Teens don’t feel so alone in quarantine if they interact positively online

Teens don't feel so alone in quarantine if they interact positively online

According to a study of more than 700 adolescents in Peru during the strictest COVID-19 confinement in the South American country, in spring 2020, when it comes to screen time, the problem is not so much the number of hours they spend online but the quality of your online interactions .

In general, the adolescents in the study who found support online, such as chatting with friends and family through WhatsApp or joining online multiplayer video games.

Better quality than quantity

The study was launched in April 2020, when Peru entered strict confinement for COVID-19. Only one family member at a time was allowed to go out to run approved errands, and most of the teens were isolated inside their homes .

For six weeks, the researchers surveyed thousands of students between the ages of 11 and 17 to understand their online behaviors and relationships in conditions of social isolation and to assess how these factors were related to their moods and their sense of belonging. Data from 735 of the supervised students were ultimately used for the study.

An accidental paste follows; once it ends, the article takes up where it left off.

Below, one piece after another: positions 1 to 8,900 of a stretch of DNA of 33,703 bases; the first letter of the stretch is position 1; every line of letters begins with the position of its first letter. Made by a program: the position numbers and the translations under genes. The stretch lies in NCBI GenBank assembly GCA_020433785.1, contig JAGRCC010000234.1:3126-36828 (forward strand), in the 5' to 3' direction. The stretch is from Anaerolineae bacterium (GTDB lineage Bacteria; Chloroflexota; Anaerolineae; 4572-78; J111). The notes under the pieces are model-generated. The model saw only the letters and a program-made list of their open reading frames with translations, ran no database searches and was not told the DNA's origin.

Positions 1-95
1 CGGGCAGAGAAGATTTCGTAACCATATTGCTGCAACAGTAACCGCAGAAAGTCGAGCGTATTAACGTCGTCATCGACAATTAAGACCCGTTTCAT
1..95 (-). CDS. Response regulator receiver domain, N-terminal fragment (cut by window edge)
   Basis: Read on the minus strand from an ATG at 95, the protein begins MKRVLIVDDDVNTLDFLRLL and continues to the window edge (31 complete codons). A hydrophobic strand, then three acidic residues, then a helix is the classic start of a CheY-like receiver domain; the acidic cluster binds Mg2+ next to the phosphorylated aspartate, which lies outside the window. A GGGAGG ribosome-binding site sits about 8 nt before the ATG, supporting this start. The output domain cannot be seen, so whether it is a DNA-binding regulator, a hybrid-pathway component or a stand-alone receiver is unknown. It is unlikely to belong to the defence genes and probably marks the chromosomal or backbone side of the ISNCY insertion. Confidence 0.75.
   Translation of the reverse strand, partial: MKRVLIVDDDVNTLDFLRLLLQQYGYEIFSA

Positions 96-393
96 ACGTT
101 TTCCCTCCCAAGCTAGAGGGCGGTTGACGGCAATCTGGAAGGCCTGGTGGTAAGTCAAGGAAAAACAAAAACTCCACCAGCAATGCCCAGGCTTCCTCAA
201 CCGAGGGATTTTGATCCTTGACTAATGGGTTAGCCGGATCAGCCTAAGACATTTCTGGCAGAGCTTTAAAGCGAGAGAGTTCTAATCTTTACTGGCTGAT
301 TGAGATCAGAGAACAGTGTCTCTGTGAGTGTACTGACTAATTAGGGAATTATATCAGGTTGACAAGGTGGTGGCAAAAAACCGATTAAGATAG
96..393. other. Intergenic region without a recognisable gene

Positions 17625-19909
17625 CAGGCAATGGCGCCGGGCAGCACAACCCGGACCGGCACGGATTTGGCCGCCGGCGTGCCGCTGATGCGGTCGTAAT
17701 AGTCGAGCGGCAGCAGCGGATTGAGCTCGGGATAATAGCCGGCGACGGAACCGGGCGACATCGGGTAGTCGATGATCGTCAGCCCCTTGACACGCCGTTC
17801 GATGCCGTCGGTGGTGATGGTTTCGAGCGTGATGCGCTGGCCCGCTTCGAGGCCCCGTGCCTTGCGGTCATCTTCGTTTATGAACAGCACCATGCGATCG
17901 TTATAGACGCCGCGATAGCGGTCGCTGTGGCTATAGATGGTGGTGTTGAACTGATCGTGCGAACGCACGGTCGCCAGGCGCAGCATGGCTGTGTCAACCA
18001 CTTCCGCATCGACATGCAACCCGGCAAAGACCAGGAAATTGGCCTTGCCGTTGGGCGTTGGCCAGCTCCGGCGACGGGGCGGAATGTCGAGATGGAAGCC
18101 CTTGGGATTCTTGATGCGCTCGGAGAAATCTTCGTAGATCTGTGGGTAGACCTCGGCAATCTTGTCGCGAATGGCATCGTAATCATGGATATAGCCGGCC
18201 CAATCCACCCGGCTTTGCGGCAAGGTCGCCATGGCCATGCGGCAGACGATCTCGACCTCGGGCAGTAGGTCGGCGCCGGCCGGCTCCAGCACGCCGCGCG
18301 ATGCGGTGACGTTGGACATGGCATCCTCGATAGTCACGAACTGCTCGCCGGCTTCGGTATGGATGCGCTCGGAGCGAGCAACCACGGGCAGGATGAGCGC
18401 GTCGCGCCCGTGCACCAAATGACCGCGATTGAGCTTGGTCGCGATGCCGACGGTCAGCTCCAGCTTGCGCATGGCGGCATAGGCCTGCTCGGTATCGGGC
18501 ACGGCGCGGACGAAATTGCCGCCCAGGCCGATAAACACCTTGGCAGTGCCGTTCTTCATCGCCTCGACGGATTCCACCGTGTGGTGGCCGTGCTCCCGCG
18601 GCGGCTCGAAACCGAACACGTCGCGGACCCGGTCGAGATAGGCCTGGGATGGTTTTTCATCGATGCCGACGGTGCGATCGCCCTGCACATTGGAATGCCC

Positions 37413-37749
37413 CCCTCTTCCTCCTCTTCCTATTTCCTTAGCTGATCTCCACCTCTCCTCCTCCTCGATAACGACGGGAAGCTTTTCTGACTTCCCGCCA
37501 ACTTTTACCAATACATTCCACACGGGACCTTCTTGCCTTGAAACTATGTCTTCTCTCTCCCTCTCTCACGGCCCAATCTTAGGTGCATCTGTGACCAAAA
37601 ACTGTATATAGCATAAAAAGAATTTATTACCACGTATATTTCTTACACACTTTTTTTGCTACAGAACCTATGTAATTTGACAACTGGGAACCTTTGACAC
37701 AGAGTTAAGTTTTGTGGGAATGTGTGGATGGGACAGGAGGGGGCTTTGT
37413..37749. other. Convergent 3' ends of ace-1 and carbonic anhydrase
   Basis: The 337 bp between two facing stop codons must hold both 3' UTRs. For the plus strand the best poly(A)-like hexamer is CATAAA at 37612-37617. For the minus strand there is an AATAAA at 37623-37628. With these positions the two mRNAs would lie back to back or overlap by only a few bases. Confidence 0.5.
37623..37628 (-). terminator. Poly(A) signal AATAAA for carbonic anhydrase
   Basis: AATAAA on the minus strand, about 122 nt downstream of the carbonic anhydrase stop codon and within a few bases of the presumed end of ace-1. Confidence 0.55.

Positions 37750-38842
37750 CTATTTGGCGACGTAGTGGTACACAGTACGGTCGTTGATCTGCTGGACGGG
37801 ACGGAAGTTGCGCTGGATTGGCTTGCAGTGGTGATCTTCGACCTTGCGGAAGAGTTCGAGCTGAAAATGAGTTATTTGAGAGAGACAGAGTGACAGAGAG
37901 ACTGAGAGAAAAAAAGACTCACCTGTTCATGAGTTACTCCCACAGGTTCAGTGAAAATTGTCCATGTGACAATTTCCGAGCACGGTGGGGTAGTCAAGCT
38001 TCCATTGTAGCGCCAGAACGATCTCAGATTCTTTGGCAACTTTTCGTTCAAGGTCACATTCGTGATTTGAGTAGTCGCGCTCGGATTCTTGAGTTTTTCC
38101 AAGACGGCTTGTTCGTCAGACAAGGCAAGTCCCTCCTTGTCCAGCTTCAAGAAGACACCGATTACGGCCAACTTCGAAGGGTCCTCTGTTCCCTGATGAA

On a scale from 1 (never) to 5 (frequently), students rated the extent to which they agreed with statements such as "I feel valued by people on my social networks", "People on my social networks give me advice "," People on my social networks make me feel like I don’t belong "and" People on my social networks treat me badly ".

They also completed separate questionnaires about what electronic devices they used, their social media preferences, their levels of loneliness, and their general well-being.

For most students, smartphones were the preferred device for connecting to non-educational online activities , followed by laptops and then video game consoles.

For girls, social media, messaging apps, and YouTube videos were the most popular online hobbies. For children, the most popular online activities were playing video games and watching videos.

In terms of their mental health perspective, students reported more positive than negative online interactions, especially with regards to discussing problems and getting helpful feedback via WhatsApp.